Report on July

Interestingly, July had as many hits as June, even though readership largely went to the beach over the 4th and I stopped much in the way of writing before the month ended. That’s encouraging. Thanks for reading!

Here are the most popular posts for the month — Continue reading


A Question about Congregational Autonomy

MergerI get emails. Here’s one with a very thoughtful question about congregational autonomy —

… According to Josephus, there were 100,000 Christians in Jerusalem at the end of the first century (or so I have heard – I have not read that in Josephus myself). But if that is true, where did they all meet? I think we assume there was a Main Street Church of Christ at the time and every Sunday all the Jerusalem Christians assembled for worship. We assume there was one congregation of the saints in one city and everyone knew one another and they all met in one location regularly. Continue reading

Colbert and Congregational Autonomy

Just thought you’d enjoy Colbert’s take, as a Catholic, on the Anglican split over gay priests.

On Slowing Down

Dear readers,

I’m going to slow the pace of posting for awhile. I’m not sure how much or for how long. I just know I need to take a break.

I’ve got some medical issues to deal with over the next few weeks, and I’m feeling pretty lousy. So I don’t think I can do the blog justice right now. (It has to do with my arthritis. I’m not dying, having surgery, or anything like that.)

And so, if I don’t respond to your questions or go several days without posting, don’t give up on me. I’m still alive and kicking. I’m just on an internet vacation.


Which Gospel? The Gospel of Community (Breaking Bread)

I was about to move on to the next topic when I realized I’d never addressed the description of Christian community found in Acts 2. Immediately after Peter’s sermon and the baptism of 3,000, we read,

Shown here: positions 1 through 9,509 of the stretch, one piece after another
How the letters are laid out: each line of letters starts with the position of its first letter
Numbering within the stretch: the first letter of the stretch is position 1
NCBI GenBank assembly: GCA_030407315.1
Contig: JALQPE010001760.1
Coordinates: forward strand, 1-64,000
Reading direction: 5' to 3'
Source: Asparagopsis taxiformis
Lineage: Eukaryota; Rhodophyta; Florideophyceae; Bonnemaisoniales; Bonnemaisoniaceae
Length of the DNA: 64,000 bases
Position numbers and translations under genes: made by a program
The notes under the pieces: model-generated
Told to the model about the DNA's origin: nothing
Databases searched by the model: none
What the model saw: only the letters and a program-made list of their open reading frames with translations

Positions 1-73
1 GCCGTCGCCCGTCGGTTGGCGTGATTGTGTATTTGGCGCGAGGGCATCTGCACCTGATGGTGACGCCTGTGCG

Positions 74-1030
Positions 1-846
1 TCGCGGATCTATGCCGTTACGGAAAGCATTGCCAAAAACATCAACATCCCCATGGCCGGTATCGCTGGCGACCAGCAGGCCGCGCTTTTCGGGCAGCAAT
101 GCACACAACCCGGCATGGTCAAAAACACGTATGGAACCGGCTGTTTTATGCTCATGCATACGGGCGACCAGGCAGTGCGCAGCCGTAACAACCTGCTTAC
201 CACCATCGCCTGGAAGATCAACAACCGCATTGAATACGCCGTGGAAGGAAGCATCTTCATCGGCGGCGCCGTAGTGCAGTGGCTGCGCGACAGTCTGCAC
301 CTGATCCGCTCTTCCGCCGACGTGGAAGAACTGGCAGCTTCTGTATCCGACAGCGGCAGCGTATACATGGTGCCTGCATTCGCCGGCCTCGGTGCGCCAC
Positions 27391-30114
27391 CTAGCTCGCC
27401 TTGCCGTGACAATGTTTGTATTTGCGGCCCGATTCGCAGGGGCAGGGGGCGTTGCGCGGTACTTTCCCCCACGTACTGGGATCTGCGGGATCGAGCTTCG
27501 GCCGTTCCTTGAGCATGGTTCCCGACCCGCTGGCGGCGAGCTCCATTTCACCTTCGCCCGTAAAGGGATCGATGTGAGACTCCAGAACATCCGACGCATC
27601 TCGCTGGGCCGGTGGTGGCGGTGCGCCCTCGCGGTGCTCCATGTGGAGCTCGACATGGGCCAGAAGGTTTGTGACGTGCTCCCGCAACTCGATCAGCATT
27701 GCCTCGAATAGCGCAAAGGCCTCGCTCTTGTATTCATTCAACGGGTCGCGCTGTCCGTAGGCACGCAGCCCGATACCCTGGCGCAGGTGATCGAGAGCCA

(Acts 2:42-47) They devoted themselves to the apostles’ teaching and to the fellowship, to the breaking of bread and to prayer. 43 Everyone was filled with awe, and many wonders and miraculous signs were done by the apostles. 44 All the believers were together and had everything in common. 45 Selling their possessions and goods, they gave to anyone as he had need. 46 Every day they continued to meet together in the temple courts. They broke bread in their homes and ate together with glad and sincere hearts, 47 praising God and enjoying the favor of all the people. And the Lord added to their number daily those who were being saved. Continue reading

Surprised by Hope: God’s Justice and Illegal Immigration, Part 3

Notice how we tend to think about political issues.

* Some of us see political issues as entirely separate from Christianity. Church has nothing to do with illegal immigrants. The Bible simply doesn’t address such things.

* Others see the “spiritual” part, but that’s all. Hence, we should certainly invite immigrants, legal or illegal, to church and share Jesus with them, but the question of whether they should be here in the first place is purely political and quite separate from spiritual concerns. The Bible is only about salvation, not government.

* Contrary to either of those views, I’m arguing that our Christianity touches and changes everything about us. In fact, as politics is often all about nationalism and selfishness, Christianity especially touches and changes politics. Indeed, Christianity condemns nationalism and selfishness, and wrapping those up in the name of politics does not rescue them from God’s judgment (meaning by “nationalism” allowing our concern and love to stop at a man-made border). Continue reading

Surprised by Hope: God’s Justice and Illegal Immigration, Part 2

We are the aliens

The next theological observation is found in several verses, such as —

(Heb 11:13) All these people [in the honor roll of faith] were still living by faith when they died. They did not receive the things promised; they only saw them and welcomed them from a distance. And they admitted that they were aliens and strangers on earth.

(1 Pet 1:17) Since you call on a Father who judges each man’s work impartially, live your lives as strangers here in reverent fear.

(1 Pet 2:11) Dear friends, I urge you, as aliens and strangers in the world, to abstain from sinful desires, which war against your soul. Continue reading